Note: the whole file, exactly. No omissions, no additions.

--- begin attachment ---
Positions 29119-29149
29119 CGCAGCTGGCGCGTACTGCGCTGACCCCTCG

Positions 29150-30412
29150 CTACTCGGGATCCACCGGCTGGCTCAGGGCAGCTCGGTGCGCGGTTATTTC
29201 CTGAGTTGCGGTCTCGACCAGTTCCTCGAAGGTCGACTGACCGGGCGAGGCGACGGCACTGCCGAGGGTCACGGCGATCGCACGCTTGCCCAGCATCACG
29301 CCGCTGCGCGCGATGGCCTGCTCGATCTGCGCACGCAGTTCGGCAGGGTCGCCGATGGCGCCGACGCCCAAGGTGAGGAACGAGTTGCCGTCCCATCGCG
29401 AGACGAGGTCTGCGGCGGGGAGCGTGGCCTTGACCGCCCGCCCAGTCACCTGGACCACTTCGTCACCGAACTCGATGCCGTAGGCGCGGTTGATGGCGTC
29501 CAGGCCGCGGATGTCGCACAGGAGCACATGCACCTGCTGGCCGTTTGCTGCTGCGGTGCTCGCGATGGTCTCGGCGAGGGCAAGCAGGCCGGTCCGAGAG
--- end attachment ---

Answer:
Positions 29119-29149
29119 CGCAGCTGGCGCGTACTGCGCTGACCCCTCG

Positions 29150-30412
29150 CTACTCGGGATCCACCGGCTGGCTCAGGGCAGCTCGGTGCGCGGTTATTTC
29201 CTGAGTTGCGGTCTCGACCAGTTCCTCGAAGGTCGACTGACCGGGCGAGGCGACGGCACTGCCGAGGGTCACGGCGATCGCACGCTTGCCCAGCATCACG
29301 CCGCTGCGCGCGATGGCCTGCTCGATCTGCGCACGCAGTTCGGCAGGGTCGCCGATGGCGCCGACGCCCAAGGTGAGGAACGAGTTGCCGTCCCATCGCG
29401 AGACGAGGTCTGCGGCGGGGAGCGTGGCCTTGACCGCCCGCCCAGTCACCTGGACCACTTCGTCACCGAACTCGATGCCGTAGGCGCGGTTGATGGCGTC
29501 CAGGCCGCGGATGTCGCACAGGAGCACATGCACCTGCTGGCCGTTTGCTGCTGCGGTGCTCGCGATGGTCTCGGCGAGGGCAAGCAGGCCGGTCCGAGAG